Author: Harris, Gregory E
Date published: October 1, 2011
Teaching can be a stressful profession and with such stress can come teacher turnover, low teacher satisfaction, and high teacher burnout, along with negative physical and psychological health outcomes. Professionals, including teachers, are often left with little education or training in how to recognize and deal with stress. In preparing the current paper, the author explored Canadian teacher preparation programs to examine coursework devoted to stress management and found that few programs offered courses in this area. The current paper explores stress, especially within a teaching context, along with approaches to stress management. The author also presents a curriculum framework for stress management coursework within teacher preparation programs. Although such coursework has the potential to positively impact pre-service teachers while in the student role, the major focus of the current paper is on stress management preparation for preservice teachers so that they can bring such training into their professional roles as teachers.
Stress has been defined in a multitude of ways. Within the current paper, stress is defined as a combination of a stressor, stress reactivity, and the existence of strain (Greenberg, 2011) within the context of mediating variables. Stressors are environmental and/or psychological triggers that have the potential to activate our stress responses. Stress reactivity is the activation of our stress response. There are various ways in which people's stress responses can become activated in the face of stressors, but the most common conceptualization of such activation is the 'fight or flight' response, in which the sympathetic nervous system becomes activated (Nolen-Hoeksema, 2004). The sympathetic nervous system is the branch of the autonomic nervous system responsible for expending energy and getting the body ready for a 'fight or flight' response (Nolen- Hoeksema, 2004). Many stress management strategies are geared toward exerting conscious control over this system, which was for a long time considered an involuntary system (Greenberg, 2011). Finally, strain is defined as the outcome(s) of stress reactivity, such as illness or behavioral change.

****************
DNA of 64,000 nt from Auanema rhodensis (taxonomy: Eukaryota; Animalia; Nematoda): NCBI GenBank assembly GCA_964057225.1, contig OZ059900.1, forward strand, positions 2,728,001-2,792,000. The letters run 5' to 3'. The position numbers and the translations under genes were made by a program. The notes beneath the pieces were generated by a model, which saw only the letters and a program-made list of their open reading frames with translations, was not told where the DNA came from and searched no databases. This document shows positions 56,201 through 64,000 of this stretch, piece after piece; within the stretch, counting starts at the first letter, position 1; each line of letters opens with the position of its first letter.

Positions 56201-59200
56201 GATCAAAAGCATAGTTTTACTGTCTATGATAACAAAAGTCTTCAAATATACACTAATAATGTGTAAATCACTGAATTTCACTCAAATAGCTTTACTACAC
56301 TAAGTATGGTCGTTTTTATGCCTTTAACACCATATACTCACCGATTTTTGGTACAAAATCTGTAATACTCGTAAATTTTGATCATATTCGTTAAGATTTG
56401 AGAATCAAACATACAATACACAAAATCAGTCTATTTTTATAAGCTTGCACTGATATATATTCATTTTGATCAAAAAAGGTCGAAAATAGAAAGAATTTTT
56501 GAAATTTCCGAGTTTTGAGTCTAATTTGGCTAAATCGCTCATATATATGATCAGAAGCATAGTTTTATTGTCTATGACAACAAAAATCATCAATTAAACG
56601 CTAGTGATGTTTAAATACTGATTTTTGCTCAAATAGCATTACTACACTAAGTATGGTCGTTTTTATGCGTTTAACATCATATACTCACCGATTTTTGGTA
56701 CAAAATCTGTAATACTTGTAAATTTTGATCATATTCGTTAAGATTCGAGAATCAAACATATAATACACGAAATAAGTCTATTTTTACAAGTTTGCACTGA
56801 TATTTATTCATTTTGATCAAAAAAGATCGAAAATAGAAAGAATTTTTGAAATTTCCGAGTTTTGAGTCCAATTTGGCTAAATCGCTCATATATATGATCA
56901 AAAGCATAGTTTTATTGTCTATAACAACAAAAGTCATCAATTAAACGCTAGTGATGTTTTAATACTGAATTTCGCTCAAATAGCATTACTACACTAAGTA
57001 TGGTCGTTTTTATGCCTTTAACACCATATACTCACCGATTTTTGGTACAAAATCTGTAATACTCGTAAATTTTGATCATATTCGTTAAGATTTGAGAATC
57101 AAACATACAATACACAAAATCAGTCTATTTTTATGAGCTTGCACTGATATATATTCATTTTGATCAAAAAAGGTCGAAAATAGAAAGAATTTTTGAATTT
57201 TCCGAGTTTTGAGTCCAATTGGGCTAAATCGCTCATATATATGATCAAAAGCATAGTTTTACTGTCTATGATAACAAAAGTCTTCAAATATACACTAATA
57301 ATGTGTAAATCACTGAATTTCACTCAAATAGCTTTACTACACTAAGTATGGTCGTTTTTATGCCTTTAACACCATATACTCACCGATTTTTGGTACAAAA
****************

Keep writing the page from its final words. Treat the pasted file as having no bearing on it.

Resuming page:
A key consideration within this definition involves mediating variables (Lazarus, 1966, 1999). Such variables serve to reduce potential stress reactivity and strains, when encountering stressors, or they can potentially compound stressors and increase potential stress reactivity and strains. There are various examples of such mediating variables (e.g., self-talk and appraisal, social support, personality, and temperament). Often such mediating variables serve as useful guideposts for the development of an individualized stress management program.
Teaching has been shown in the literature to be stressful for many teachers, particularly new ones. The stressful nature of this profession is a complex one, which will now be discussed in some detail.
Stress and Teaching
Several Canadian studies have been conducted that have suggested teaching can be perceived as a stressful profession by its members (e.g., Dibbon, 2004; Schaefer, 2001; Younghusband, 2000). Various reasons have been presented to explain the potentially stressful nature of teaching. Examples include too many perceived demands along with a lack of perceived resources (e.g., heavy paperwork, student tracking, administrative tasks), work related changes associated with extra or different responsibilities (e.g., inclusion, higher class sizes), new programming implementations with little in-servicing or training, curriculum changes/restructuring with little inservicing, insufficient preparation time to prepare for changes, perceived pressures to become involved in school activities outside of regular teacher duties (especially among new teachers), and long work hours (i.e., due to too many demands to complete during regular working hours) (Dibbon; Drago et al., 1999; Montalvo, Bair, & Boor, 1995). Teachers can also experience role ambiguity (i.e., uncertainty of role), especially when they are beginning their careers and also when major role changes arise. In addition, teachers can sometimes experience role conflict (e.g., competing expectations regarding the role of the teacher from various stakeholders such as principals, colleagues, parents, society, and the individual teacher). Student behavior has also been reported as a factor explaining teacher stress and teacher exhaustion (Jacobsson, Pousette, & Thylfors, 2001; Wisniewski and Gargiulo, 1997). In addition, teachers perceive a lack of parental involvement/support along with the presence of parents who are confrontational and abusive (especially when there is a lack of administrative support in dealing with such parents), translating into teacher stress.